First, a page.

ACT conducts extensive studies to place their test within the context of a student's ability to be successful in college. As part of the research program, they release "benchmark scores." An ACT benchmark score is the minimum score that indicates a student has a 50 percent or greater chance of getting a B, or a 75 percent or greater chance of getting a C in a college course in a given subject. For example, the English benchmark score is 18, so a college can look at a student who scored a 19 and know that he or she has a 50 percent or greater chance of getting a B when they take English courses in college.
The benchmark scores for the high school graduating class of 2007 were:
Math -- 22
Reading -- 21
Science -- 24
We know that it's important to answer every question and get as high a score as possible. What's the best way to prepare for the ACT and maximize that score? Find out in the next section.
Optimal ACT Preparation
The truth is, explaining the best ways to prep for each of the ACT's sections is beyond the scope of this article. There are literally entire books written on this subject. And there's your answer -- go get a few of those ACT prep books and use them. There are also ACT prep classes available; whether you want to take the classes or just use books is up to you and how confident you are in your ability to handle the types of questions the ACT is going to throw at you. At minimum, you should study a few of the prep books so you're familiar with the sections and the format of the questions. This will take a lot of stress away come test day, since you'll know exactly what you're in for.
A lot of ACT prep books have sample questions and even sample ACT tests included. Be aware that ACT does not license out old tests for publication. Some test prep books do a good job of writing sample tests that look very similar to actual ACT tests, but the only way to get an actual old ACT is to order one directly from ACT [source: Martz, et al.]. It's probably a good idea to do this, in addition to whatever other preparations you undertake.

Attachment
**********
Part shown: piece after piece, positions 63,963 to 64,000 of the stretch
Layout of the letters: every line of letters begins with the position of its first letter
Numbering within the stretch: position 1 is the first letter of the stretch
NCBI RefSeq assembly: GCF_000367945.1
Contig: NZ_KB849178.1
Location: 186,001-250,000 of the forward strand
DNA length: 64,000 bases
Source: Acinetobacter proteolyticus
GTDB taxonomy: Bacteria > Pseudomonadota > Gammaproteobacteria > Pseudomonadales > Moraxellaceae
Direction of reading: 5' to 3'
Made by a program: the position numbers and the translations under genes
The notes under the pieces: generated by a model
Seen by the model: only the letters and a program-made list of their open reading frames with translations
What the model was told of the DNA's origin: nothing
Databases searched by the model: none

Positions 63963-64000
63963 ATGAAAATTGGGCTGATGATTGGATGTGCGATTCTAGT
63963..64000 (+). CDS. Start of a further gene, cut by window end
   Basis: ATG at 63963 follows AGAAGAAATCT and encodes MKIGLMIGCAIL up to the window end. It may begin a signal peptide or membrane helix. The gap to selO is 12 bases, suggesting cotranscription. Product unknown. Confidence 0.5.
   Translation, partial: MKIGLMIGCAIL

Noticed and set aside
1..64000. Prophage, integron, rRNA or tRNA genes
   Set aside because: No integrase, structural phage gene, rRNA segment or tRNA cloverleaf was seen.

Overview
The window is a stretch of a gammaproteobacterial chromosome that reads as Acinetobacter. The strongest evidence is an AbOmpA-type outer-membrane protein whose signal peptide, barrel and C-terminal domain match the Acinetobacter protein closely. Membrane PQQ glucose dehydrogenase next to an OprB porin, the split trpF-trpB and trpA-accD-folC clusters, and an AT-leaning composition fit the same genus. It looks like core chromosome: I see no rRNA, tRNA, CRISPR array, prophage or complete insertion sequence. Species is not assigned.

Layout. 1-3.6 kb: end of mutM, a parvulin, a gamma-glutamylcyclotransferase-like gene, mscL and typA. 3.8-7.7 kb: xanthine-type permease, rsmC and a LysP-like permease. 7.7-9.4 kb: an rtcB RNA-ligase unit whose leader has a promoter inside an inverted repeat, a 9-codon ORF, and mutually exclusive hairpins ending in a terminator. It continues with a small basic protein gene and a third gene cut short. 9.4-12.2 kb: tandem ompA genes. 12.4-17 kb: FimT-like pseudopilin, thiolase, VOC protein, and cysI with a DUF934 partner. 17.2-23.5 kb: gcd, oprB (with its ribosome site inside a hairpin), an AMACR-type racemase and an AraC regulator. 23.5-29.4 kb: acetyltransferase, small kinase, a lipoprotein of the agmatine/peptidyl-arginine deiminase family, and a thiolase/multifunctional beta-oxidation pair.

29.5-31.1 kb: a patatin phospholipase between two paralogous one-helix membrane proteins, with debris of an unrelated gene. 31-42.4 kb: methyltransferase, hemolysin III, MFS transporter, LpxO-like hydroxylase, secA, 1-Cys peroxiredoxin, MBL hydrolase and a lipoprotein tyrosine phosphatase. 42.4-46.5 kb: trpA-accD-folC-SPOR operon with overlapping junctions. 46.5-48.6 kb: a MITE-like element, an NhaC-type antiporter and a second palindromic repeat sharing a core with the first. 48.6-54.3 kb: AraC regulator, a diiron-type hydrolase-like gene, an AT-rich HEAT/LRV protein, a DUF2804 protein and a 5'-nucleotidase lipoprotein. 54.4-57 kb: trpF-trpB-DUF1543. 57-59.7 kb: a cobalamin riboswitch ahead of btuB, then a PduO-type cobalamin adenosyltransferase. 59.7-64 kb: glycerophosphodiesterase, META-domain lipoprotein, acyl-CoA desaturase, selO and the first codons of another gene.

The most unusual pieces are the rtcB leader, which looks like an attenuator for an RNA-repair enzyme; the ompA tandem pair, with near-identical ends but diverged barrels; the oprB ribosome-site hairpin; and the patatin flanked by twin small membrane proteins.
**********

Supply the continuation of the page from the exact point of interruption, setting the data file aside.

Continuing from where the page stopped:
The ACT is actually pretty easy to study for. It tests specific knowledge areas, so it doesn't include word puzzles or intentionally confusing questions. Once you know exactly what kinds of questions will be asked, you can identify the areas where you're weakest and study those. You can also focus your study time on areas with the most impact. Are you totally clueless about elementary trig? That's only four questions on the entire test, so save that for last. Brushing up on your algebra will be time better spent.
Finally, if you have a pretty solid idea of what you want to major in when you go to college, it's a good idea to focus on that subject area. When you tell a college admissions officer you want to go to their for their excellent physics program, a sub-par science score on your ACT will not look good. Of course, you might not have any idea what you want to major in until you've been in a college for a semester or two, in which case this strategy won't really help you.
For more information on preparing for college, take a look at the links on the next page.
Related HowStuffWorks Articles
- ACT. "ACT High School Profile Report, Graduating Class of 2007. National." Accessed Feb. 3, 2010.http://www.act.org/news/data/07/pdf/National2007.pdf
- ACT. "Understand Your Scores." Accessed Feb. 8, 2010. http://www.actstudent.org/scores/understand/indexex.html
- ACT. "History of ACT." Accessed Feb. 1, 2010.http://www.act.org/aboutact/history.html
- Marklein, Mary Beth. "All four-year U.S. colleges now accept ACT test." USAToday, March 18, 2007. Accessed, Feb. 2, 2010.http://www.usatoday.com/news/education/2007-03-18-life-cover-acts_N.htm
- Martz, Geoff; Magliore, Kim; and Silver, Theodore. Cracking the ACT, 2009 Edition. The Princeton Review, 2008.
- Rood, Lee. "Nonprofit ACT board's pay near top in U.S." Des Moines Register, Nov. 11, 2007. Accessed Feb. 2, 2010. http://www.desmoinesregister.com/apps/pbcs.dll/article?AID=/20071111/NEWS10/711110330/-1/archive